MIAMI — Taking the microphone at a church in a predominantly black neighborhood of Miami, the Rev. Jesse Jackson asked how many in the crowd knew someone looking for a job.
Most of the several hundred people in the televised town hall gathering stood up. How many knew someone facing foreclosure? Student loan debt? In jail? Considered suicide? Crowds of people stood up in answer to each of his questions.
“This is a state of emergency,” the civil rights leader and one-time Democratic presidential candidate declared.
The Congressional Black Caucus organized a town hall gathering in Miami to address black unemployment rates Monday evening, one of five taking place in August in distressed communities across the country. At issue is the stubbornly high unemployment rate in the black community, now at 16.8 percent nationwide, more than double that for whites and a figure that doesn’t even include those who’ve stopped looking for work.
U.S Rep. Emanuel Cleaver, D-Mo. and the caucus chairman, said representatives are frustrated at being unable to advance bills in Congress aimed at encouraging job growth. Caucus members have introduced more than 40 such bills since January and none of them have passed. Republicans took control of the House nearly nine months ago.
Now, the lawmakers are taking to the road to ensure angry constituents that they are doing all in their power to help, while offering a job fair in each city as assistance. In Atlanta, Cleveland and Detroit, the events have drawn thousands, and more than 1,000 people streamed into a downtown convention center Tuesday morning for the Miami job fair. Another will be held in Los Angeles at the end of the month.
“We left the complaint counter and that’s why we’re on this tour,” Cleaver said.
The mounting frustration over jobs is beginning to have political repercussions in the black community.
“Unemployment in South Florida, especially in the black community, is no longer a crisis,” U.S. Rep. Frederica Wilson, D-Fla., said before the event. “It’s an epidemic.”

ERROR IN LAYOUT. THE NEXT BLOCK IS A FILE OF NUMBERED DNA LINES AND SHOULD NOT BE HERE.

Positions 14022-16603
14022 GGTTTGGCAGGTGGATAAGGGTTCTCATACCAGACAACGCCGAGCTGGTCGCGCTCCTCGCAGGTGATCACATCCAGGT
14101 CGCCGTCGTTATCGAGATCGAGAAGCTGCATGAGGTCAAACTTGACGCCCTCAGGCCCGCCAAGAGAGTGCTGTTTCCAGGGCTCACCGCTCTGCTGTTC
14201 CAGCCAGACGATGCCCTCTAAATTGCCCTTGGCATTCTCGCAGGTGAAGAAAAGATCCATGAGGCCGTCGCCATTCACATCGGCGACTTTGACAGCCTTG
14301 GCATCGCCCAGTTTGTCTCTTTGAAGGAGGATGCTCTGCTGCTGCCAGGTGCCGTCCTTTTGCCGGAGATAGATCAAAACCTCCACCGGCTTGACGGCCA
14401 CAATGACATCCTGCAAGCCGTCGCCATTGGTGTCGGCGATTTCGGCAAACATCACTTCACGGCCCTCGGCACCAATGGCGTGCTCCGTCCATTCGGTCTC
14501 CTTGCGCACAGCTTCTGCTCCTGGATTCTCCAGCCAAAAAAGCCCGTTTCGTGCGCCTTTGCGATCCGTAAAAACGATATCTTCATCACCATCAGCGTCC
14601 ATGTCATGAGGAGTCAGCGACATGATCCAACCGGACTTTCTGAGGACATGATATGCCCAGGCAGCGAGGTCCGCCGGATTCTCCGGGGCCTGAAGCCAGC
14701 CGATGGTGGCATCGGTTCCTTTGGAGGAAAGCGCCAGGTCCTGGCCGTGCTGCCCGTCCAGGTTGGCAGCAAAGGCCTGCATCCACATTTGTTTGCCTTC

The job fairs come amid a growing debate within the black community about the Obama administration’s urban agenda. While black lawmakers have been reluctant to criticize the country’s first black president, some are beginning to voice concern about the administration’s focus on deficit reduction at a time of high joblessness and poverty in urban areas.
“I think our politicians need to step up and do a better job of helping people,” said Lavern Eli, the executive director of Curley’s House of Style in Miami’s Model City neighborhood. “It’s really like they’re playing games with people’s lives because people are hurting. The community is hurting. People are so desperate, just trying to survive.”
Cleaver said he shares the community’s frustration.
“I’m frustrated with the president, but I’m frustrated with me,” Cleaver said in an interview Monday. “I’m frustrated with the tea party. Maybe I should have used my communications skills better to try to convince some of them to work with us. I’m frustrated with the Democratic leadership. The Republican leadership. The president. I think all of us bear some responsibility, some more than others, however.”